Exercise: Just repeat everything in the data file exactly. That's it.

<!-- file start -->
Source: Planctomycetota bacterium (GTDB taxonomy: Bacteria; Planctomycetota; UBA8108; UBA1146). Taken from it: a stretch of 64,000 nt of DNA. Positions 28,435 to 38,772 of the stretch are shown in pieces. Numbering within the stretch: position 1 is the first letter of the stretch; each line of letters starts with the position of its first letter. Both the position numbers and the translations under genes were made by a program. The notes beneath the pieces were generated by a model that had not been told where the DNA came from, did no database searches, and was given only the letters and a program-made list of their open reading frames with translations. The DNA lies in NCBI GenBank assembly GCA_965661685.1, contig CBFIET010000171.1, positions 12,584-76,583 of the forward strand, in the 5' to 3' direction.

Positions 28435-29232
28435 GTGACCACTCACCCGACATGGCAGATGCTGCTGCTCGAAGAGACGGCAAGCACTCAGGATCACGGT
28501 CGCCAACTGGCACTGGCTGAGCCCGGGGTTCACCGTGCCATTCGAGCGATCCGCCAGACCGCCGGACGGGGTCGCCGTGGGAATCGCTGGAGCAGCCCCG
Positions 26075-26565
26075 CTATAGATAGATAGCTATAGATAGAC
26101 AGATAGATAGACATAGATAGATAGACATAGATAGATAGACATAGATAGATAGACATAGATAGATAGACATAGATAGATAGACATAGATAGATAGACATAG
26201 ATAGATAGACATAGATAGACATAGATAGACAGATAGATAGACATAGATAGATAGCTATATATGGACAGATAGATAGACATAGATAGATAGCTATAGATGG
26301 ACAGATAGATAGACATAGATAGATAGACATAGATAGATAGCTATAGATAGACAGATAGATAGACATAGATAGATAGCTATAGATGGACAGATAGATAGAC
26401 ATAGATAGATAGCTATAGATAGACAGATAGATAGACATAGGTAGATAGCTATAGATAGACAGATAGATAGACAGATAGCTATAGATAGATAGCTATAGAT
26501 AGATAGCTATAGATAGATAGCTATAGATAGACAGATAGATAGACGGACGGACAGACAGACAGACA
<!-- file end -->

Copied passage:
Source: Planctomycetota bacterium (GTDB taxonomy: Bacteria; Planctomycetota; UBA8108; UBA1146). Taken from it: a stretch of 64,000 nt of DNA. Positions 28,435 to 38,772 of the stretch are shown in pieces. Numbering within the stretch: position 1 is the first letter of the stretch; each line of letters starts with the position of its first letter. Both the position numbers and the translations under genes were made by a program. The notes beneath the pieces were generated by a model that had not been told where the DNA came from, did no database searches, and was given only the letters and a program-made list of their open reading frames with translations. The DNA lies in NCBI GenBank assembly GCA_965661685.1, contig CBFIET010000171.1, positions 12,584-76,583 of the forward strand, in the 5' to 3' direction.

Positions 28435-29232
28435 GTGACCACTCACCCGACATGGCAGATGCTGCTGCTCGAAGAGACGGCAAGCACTCAGGATCACGGT
28501 CGCCAACTGGCACTGGCTGAGCCCGGGGTTCACCGTGCCATTCGAGCGATCCGCCAGACCGCCGGACGGGGTCGCCGTGGGAATCGCTGGAGCAGCCCCG
Positions 26075-26565
26075 CTATAGATAGATAGCTATAGATAGAC
26101 AGATAGATAGACATAGATAGATAGACATAGATAGATAGACATAGATAGATAGACATAGATAGATAGACATAGATAGATAGACATAGATAGATAGACATAG
26201 ATAGATAGACATAGATAGACATAGATAGACAGATAGATAGACATAGATAGATAGCTATATATGGACAGATAGATAGACATAGATAGATAGCTATAGATGG
26301 ACAGATAGATAGACATAGATAGATAGACATAGATAGATAGCTATAGATAGACAGATAGATAGACATAGATAGATAGCTATAGATGGACAGATAGATAGAC
26401 ATAGATAGATAGCTATAGATAGACAGATAGATAGACATAGGTAGATAGCTATAGATAGACAGATAGATAGACAGATAGCTATAGATAGATAGCTATAGAT
26501 AGATAGCTATAGATAGATAGCTATAGATAGACAGATAGATAGACGGACGGACAGACAGACAGACA